Alexandria Lawyer Featured in Critically-Acclaimed Documentary Film
ALEXANDRIA, VA – In January 2017, lawyers rushed to U.S. airports after the Trump administration blocked nationals from seven Muslim-majority countries from entering the United States. Their efforts drew worldwide attention as they camped out in terminals and provided free legal help.
Much less publicized were the efforts of attorneys on the southern border, working with the thousands of migrants attempting to enter the United States amid shifting asylum laws. A new documentary film, “Las Abogadas” (“The Lawyers”), shines a light on the efforts of four women immigration attorneys who provided legal services, guidance, advice, and compassion to migrants attempting to enter this country from Mexico during the Trump administration and into the Biden administration.
One of the attorneys featured in the film is Rebecca Eichler. In 2015 Eichler closed her Alexandria-based immigration law practice and embarked on a year-long odyssey with her husband and their two teenage children. Their journey from Alexandria through Central America was chronicled in “The Year We Ruined Our Lives,” a travel memoir written by her husband.
Eichler, who now lives in San Miguel de Allende, Mexico, has fond memories of 20 years spent in Alexandria.
“We started renting a house on East Mason Avenue, over in Rosemont/Del Ray, and then bought our house on Colonial Avenue,” Eichler said. “Our kids went to Mt. Vernon Elementary School, and my office was near the Trader Joe’s.”
The 95-minute film highlights Eichler’s efforts in 2018, when she and another attorney, Charlene D’Cruz, met a caravan of five thousands migrants in central Mexico and provided legal advice, working out of Eichler’s bright yellow VW van.The documentary then flashes forward to 2019, as Eichler and D’Cruz work out of an office in Brownsville, Texas, just across the border from Matamoros, Mexico, where thousands of migrants are waiting for their asylum petitions to be heard.
It shows Eichler preparing migrants for their asylum hearings, traveling into the migrant camps to provide on-the-ground advice, and journeying to a migrant shelter in Mexico that treats people who have lost limbs after falling from La Bestia – the infamous freight train on top of which many indigent migrants ride on their journey to the U.S. border.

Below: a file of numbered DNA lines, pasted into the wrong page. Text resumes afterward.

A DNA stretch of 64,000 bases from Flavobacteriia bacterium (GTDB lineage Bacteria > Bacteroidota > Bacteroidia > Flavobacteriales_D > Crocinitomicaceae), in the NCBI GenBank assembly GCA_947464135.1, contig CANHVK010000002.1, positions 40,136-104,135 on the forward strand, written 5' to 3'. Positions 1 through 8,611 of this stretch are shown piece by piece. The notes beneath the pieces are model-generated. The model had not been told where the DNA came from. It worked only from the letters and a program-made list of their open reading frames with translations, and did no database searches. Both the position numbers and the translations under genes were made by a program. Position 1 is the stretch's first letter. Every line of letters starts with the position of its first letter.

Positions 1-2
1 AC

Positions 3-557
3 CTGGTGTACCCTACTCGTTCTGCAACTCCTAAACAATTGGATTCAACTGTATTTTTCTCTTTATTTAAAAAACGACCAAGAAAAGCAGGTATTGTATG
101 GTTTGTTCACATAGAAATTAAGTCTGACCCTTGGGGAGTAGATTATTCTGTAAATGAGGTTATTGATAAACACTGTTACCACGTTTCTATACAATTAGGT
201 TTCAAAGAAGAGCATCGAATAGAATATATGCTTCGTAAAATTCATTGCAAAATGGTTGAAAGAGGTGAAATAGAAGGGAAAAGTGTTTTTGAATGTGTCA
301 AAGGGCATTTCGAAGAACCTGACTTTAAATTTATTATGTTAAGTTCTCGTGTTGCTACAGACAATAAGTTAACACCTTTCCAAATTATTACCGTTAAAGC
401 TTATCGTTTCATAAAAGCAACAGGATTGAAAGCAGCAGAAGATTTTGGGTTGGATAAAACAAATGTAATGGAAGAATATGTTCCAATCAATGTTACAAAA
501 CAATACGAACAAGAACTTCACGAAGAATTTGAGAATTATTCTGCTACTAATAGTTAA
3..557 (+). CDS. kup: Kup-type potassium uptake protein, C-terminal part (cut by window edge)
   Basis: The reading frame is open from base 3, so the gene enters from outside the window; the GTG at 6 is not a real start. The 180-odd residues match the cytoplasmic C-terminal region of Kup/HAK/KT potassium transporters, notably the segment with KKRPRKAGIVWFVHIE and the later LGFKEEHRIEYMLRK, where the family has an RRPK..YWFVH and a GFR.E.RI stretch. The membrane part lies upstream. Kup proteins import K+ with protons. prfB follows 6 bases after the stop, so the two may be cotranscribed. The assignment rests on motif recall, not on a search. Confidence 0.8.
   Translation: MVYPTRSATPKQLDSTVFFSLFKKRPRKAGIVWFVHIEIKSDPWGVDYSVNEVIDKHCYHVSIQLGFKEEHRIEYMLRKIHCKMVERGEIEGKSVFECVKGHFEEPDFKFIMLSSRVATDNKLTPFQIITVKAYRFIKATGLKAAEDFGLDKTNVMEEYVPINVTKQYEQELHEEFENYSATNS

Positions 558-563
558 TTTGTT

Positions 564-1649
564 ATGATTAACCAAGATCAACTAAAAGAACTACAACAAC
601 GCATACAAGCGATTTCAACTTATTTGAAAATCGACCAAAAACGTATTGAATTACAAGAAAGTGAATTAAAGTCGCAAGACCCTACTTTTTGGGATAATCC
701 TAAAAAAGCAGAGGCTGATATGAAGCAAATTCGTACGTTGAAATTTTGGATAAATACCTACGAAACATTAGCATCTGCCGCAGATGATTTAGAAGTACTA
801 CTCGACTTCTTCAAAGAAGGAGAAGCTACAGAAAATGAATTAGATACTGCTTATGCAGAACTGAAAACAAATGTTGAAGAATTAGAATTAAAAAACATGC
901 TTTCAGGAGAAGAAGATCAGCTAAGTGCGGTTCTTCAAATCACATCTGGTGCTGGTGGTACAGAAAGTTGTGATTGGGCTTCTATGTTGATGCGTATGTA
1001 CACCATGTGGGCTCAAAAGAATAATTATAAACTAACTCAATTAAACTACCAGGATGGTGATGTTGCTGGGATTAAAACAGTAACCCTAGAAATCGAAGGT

Eichler said her reason for participating in the film was simple.
“The immigration crisis is not going away,” she explained. “We are hoping to bring some awareness to the issue, to inspire people to take action. There is so much that you don’t know is possible until you see someone doing it.”
The film shows the attorneys celebrating victories, including when U.S. immigration authorities finally allow a 52-year old woman who is going blind to enter the United States, so that she can receive medical treatment to save what remains of her sight. And it shows the same attorneys struggling with policies and bureaucracies that they view as inhumane, arbitrary, and unlawful.
Also prominently featured in the film are attorney Jodi Goodwin, who focuses on reuniting separated families, and attorney Mulu Alemayehu, who offers legal assistance to African migrants. The film also introduces the audience to several migrants as they navigate the asylum system.
“Las Abogadas” has already garnered critical praise, winning awards at several film festivals. It will be shown on April 26 and April 28 at the E Street Cinema in Washington, DC, as part of the DC International Film Festival’s Justice Matters lineup, which features “stories of people coming together to defend democracy, empower communities and to stand up and fight for their rights and the rights of others.”
Eichler’s hope is that, after seeing the film, viewers are inspired to act.
“The United States is disregarding its history of being the beacon of hope for people in the world,” she said. “People at the border are being used as pawns in a political power game. There are so many immigration rights organizations in this area that need help, assistance, and financial donations.”
Alexandria, with its history of welcoming migrants, she added, offers the opportunity to assist in another way.
“This community has so many migrants living amongst us,” she said. “Seeing them, acknowledging them, and supporting them is so important.”
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